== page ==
Trust relies on three things:

  1. Competence—can you do something well?
  2. Benevolence—are you doing good?
  3. Integrity—will you do the right thing, even when things are bad for you?

I heard this breakdown on a podcast episode earlier this week, and loved the idea so much that I hastily dictated a note to Siri about it (I was in my car at the time), but I can’t recall which podcast I heard it on or who said it. I found an analogous summary of the idea on the Wiley Online Library site, in an abstract about a chapter of the book Handbook of Principles of Organizational Behavior: Indispensable Knowledge for Evidence‐Based Management, Second Edition:

This chapter focuses on using the concepts of ability, benevolence, and integrity as a means of increasing trust. Ability, benevolence, and integrity are the most critical facets of trustworthiness. They foster a sense of trust in the leader by followers. Ability reflects the knowledge, skills, and aptitudes of a leader, in both technical areas and general management competencies. Benevolence and integrity are aspects of the leader’s character, and require more time and attention on the part of followers before they can be reliably judged. In order to increase trust, leaders need to take steps to increase their ability, build their benevolence, and demonstrate their integrity. Leaders can do so on a follower‐by‐follower basis, but can also take steps to create a culture of trustworthiness within their organizations.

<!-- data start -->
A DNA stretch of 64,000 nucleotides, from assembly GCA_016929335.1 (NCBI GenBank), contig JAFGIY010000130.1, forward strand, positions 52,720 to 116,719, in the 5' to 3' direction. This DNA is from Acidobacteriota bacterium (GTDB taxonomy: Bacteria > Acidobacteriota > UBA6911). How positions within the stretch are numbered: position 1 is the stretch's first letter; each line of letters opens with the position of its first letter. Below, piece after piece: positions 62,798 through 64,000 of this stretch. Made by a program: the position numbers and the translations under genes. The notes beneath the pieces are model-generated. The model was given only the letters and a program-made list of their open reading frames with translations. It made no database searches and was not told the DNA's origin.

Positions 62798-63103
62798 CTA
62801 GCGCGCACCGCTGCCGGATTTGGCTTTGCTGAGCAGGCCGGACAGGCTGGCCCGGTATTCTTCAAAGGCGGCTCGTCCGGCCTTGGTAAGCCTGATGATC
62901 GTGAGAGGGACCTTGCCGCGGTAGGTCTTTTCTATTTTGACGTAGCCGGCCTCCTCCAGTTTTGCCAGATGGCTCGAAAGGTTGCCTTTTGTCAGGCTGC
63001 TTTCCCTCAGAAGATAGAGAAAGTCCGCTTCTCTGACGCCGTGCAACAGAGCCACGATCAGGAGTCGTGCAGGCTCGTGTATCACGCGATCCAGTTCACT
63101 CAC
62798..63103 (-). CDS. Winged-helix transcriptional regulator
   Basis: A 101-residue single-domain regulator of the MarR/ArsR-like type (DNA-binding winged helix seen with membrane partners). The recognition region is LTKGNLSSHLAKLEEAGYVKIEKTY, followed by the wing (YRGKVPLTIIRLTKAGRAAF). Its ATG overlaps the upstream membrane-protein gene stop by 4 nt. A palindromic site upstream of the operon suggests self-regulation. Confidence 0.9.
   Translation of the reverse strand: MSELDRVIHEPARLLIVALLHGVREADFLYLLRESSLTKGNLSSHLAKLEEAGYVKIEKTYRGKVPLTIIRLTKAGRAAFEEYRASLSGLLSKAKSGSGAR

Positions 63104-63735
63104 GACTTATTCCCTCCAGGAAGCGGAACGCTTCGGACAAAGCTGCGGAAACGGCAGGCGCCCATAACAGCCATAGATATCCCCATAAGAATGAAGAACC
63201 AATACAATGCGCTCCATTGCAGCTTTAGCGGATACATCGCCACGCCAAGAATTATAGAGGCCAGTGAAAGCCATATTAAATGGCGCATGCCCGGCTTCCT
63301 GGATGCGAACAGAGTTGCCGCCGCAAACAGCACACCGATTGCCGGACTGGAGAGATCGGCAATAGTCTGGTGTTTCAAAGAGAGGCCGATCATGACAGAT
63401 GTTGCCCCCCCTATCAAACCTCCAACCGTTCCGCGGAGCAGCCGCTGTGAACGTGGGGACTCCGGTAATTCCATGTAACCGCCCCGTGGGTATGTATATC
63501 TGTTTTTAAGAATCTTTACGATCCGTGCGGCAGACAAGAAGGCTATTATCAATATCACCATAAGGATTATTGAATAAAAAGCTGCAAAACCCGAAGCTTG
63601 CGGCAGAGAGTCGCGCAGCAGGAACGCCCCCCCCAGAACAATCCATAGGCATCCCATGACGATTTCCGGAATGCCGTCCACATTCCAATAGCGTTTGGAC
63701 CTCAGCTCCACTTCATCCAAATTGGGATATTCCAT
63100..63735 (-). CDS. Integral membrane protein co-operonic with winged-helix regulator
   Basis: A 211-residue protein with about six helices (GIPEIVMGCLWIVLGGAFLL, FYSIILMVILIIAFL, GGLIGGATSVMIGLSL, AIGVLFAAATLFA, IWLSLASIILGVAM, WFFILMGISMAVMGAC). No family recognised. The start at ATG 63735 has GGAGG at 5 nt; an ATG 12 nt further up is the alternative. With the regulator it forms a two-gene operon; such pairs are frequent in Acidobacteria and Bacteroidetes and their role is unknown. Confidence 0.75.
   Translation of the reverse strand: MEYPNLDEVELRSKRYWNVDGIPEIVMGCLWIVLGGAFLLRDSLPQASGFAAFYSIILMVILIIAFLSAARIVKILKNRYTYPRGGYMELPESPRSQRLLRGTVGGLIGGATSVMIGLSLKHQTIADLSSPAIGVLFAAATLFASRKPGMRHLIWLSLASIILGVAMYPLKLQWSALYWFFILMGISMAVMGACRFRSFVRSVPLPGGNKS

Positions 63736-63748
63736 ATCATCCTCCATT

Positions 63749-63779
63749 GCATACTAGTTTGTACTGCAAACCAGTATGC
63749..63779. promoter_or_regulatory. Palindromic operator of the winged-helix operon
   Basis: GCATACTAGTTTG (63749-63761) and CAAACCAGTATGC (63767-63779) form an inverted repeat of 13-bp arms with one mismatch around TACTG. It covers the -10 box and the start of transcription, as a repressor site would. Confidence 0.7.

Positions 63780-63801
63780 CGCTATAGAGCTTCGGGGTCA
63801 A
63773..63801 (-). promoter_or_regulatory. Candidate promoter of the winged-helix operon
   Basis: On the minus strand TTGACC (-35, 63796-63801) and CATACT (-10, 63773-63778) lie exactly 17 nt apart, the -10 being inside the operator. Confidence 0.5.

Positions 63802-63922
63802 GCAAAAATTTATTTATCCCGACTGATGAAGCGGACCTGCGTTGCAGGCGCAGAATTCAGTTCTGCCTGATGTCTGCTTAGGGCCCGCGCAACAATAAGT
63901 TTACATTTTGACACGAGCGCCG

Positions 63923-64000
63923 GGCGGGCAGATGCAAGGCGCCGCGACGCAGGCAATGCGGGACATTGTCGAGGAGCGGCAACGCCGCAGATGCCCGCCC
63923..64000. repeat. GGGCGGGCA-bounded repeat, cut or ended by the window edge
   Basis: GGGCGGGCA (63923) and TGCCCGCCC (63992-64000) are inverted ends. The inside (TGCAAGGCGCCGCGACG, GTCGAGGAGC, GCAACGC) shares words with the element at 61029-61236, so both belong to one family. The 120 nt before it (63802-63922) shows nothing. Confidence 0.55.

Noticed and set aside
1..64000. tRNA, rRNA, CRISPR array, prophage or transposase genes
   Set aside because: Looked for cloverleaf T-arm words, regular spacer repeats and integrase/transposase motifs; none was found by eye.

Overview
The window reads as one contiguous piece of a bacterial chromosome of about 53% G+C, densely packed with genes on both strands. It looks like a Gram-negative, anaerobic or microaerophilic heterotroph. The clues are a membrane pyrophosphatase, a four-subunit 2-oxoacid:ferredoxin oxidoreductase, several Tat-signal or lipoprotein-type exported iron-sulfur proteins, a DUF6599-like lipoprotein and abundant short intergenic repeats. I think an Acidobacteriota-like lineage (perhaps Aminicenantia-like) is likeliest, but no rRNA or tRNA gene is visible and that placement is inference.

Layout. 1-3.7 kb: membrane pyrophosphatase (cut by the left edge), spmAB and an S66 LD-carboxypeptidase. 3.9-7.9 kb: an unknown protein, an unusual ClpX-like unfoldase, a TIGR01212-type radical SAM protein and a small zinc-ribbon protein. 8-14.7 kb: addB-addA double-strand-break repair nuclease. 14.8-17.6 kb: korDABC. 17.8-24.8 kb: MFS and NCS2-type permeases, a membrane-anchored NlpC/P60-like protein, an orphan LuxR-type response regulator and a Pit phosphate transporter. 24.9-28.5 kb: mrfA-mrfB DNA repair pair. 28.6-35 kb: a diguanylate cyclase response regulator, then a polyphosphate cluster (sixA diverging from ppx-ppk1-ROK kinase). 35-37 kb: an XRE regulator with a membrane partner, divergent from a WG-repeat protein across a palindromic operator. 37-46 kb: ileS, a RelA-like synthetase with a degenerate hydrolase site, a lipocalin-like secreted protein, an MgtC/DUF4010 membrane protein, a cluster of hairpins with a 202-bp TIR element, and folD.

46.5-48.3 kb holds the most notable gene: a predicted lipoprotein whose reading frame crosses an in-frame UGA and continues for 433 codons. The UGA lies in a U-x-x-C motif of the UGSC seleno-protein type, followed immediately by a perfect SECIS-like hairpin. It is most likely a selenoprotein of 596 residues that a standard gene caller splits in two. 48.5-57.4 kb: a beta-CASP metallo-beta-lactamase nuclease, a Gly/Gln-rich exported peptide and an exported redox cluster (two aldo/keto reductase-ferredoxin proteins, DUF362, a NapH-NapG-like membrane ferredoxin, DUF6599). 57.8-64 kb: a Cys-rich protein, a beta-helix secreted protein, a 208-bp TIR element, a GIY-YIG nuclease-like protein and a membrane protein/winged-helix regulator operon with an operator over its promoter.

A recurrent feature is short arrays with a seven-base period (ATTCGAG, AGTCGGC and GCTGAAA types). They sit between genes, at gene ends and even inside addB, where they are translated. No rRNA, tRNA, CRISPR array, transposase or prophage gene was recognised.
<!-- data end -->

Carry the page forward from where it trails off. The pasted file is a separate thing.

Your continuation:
Breaking down concepts like “trust”—which seem innately understood and obvious—into component parts can be very powerful. It gives you a way “in” when it comes to solving problems dependent on that concept.